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Craigslist$@^#! Any way to dry wood fast?

Post in 'The Wood Shed' started by tkuhe, Feb 19, 2009.

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  1. tkuhe

    tkuhe New Member

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    First year with a stove caught me off guard this year and I ended up buying wood off of craigslist that the seller said was seasoned. Well, the wood is awful! I am not sure if it is wet or green but either way it doesn't burn at all, it hisses and I can see moisture come out of the ends when I try. I am so pissed!
    A friend at work said I could try and put a tarp over it with a dehumidifier but after 24hrs of trying that I have very little moisture accumulating so I am not sure that is going to work at all.
    Does any one have any rec'ds or am I just plain out of luck?
    The guy I bought the wood from is not taking any calls and I will probably post something on craigslist telling people to stay away from him, but other than that I am not sure what to do.
    Did I mention how pissed I am at myself!

    Edit: believe it or not, the guy just called me back and said he would come drop off more wood that he is sure is dry. still doesn't solve my problem but at least he is making an effort.

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  2. EatenByLimestone

    EatenByLimestone Minister of Fire

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    Not much you can do this year. The wood will be ready for next though.

    Matt
  3. jebatty

    jebatty Minister of Fire

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    Adage of buyer beware comes to mind. Sorry this didn't work out for you, but "seasoned" has no universal meaning, and what is "seasoned" for one purpose may not be "seasoned" for another purpose. Although others may disagree, I'm not aware of any quick, inexpensive way to dry wood. Outdoor, open air stacking is best, IMO, as it costs nothing and the sun and wind do all the work, but it can take 1-2 summers, sometimes even longer, to get well dried wood for best burning in a wood stove.

    I suggest looking again for wood that actually is dry and leaving what you bought this time to burn next season.
  4. tkuhe

    tkuhe New Member

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    Ugh..That is what I figured...Seasoned wood in my area is so expensive I may just call it quits for this year and start getting ready for next. The local guy is asking $375/cord.
    I am pretty bummed.
  5. kenny chaos

    kenny chaos Minister of Fire

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    Good for you. I hate it when people always blame the dealer for there own ignorance.
  6. tkuhe

    tkuhe New Member

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    No need to kick me when I'm down.
  7. ansehnlich1

    ansehnlich1 Minister of Fire

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    Git 'er stacked and started dryin' for next year, it ain't all that bad, heck, it should be ready for ya next winter.

    Only peeps that know what wood needs to look like to burn in an EPA stove are those that have one :)

    I split 5 cord last weekend and won't burn that stuff til winter '10/'11

    You should be gettin' as much wood as you can any way you look at it IMO.
  8. kenny chaos

    kenny chaos Minister of Fire

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    I'm choking on my size eleven. Sorry.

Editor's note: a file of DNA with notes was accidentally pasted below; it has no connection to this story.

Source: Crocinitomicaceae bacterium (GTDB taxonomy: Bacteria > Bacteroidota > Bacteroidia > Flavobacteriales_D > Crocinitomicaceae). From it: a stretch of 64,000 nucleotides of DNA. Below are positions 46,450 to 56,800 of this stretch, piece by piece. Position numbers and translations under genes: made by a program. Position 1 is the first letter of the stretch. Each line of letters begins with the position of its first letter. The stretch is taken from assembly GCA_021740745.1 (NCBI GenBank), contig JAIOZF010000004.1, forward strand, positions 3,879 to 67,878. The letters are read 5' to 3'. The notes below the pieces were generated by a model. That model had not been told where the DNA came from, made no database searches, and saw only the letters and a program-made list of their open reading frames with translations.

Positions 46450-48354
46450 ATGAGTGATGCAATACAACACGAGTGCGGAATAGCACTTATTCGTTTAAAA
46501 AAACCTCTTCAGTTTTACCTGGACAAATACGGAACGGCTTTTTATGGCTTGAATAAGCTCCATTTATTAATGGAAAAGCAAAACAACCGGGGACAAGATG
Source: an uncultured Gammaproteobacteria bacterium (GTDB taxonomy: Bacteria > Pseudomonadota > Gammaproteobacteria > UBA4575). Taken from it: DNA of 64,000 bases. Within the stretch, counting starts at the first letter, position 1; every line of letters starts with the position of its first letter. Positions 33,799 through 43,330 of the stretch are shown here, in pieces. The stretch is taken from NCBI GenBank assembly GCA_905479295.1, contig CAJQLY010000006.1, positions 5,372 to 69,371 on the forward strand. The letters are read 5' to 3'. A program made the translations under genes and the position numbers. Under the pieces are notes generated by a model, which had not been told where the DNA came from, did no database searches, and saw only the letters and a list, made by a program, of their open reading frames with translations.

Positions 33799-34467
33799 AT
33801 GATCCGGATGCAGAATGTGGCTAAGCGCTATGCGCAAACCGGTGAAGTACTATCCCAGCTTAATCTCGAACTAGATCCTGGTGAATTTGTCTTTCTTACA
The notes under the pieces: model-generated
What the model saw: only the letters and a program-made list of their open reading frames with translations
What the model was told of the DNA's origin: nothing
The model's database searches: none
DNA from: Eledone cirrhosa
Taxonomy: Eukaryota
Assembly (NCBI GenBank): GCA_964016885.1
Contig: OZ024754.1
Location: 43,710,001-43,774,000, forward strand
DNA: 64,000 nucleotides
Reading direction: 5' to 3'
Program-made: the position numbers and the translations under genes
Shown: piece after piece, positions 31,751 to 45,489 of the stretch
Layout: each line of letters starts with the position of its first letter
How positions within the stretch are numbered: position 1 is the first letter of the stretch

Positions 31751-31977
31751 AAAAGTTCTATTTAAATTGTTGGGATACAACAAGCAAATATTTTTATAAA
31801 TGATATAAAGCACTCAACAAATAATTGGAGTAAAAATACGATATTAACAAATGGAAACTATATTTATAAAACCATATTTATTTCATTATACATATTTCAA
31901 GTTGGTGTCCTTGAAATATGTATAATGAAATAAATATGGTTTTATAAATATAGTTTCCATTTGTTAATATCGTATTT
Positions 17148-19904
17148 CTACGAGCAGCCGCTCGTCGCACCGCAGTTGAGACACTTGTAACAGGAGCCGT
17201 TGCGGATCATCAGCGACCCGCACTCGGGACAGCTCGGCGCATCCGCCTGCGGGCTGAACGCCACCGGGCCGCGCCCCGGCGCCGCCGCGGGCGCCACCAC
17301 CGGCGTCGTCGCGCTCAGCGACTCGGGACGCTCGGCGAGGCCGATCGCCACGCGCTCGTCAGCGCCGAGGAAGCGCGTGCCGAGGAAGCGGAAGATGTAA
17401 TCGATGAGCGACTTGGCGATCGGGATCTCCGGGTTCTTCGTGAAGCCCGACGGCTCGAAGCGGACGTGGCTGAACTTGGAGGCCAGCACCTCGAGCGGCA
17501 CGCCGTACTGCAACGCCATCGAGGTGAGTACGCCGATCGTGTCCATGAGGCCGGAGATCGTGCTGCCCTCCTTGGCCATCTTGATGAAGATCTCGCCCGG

But you get my point.
    You da man.
  9. bluefrier

    bluefrier Feeling the Heat

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    Split everything down to toothpick size and it should be ready in about a day ;-)
  10. Eric Johnson

    Eric Johnson Mod Emeritus

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    If you have a warm, dry place to stack it, you should have wood that's dry enough to burn in about a month. I've stacked wood around the furnace in the basement and was surprised at how quickly it dried. You won't dry it all, but you might get enough to save you some fossil fuels before the heating season is over. Also, remember that the environment inside during the winter is very dry, so that will help a lot, and it will keep some humidity in your air to boot. So my advice is: get it inside and warm if you can and hope for the best. Stack it around the stove if your wife will let you.

    And don't screw around next spring. Get your wood cut, split and stacked asap so that it can dry out over the summer. Cover it around October 1 and it should be pretty dry by November. Of course, the best approach is to cut a year's worth of wood in advance. Once you're a year ahead, you never have to worry about wet wood.
  11. lexybird

    lexybird Minister of Fire

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    thats excellent advise seems first year burners always have this problem .sadly people throw around the word "seasoned " way too often ,its never as good as youd want ,goes back to the old saying :"if you want something done right ,you gotta do it yourself"
  12. cgeiger

    cgeiger New Member

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    Along with Eric's post, I have had to take some of my craigslist wood, split it smaller and place it near (safely near) my stove. In a few hours it has dried to the point that I can burn it. It's marginal at best but allows adequate burn temps so I can achieve a clean burn. If I don't do this, I see water bubbling out the ends and hear the hissing you describe. But I know that I'm still wasting valuable BTUs. So I've been hitting the woods each weekend to try to find good dry standing dead wood to help make up the difference.

    If you have access to any seasoned wood (any at all) use it to "mix" your seasoned to marginal wood. In my case, I try to use 1 well seasoned split with 2 artificially seasoned splits. This helps me burn cleaner longer without just consuming my wood.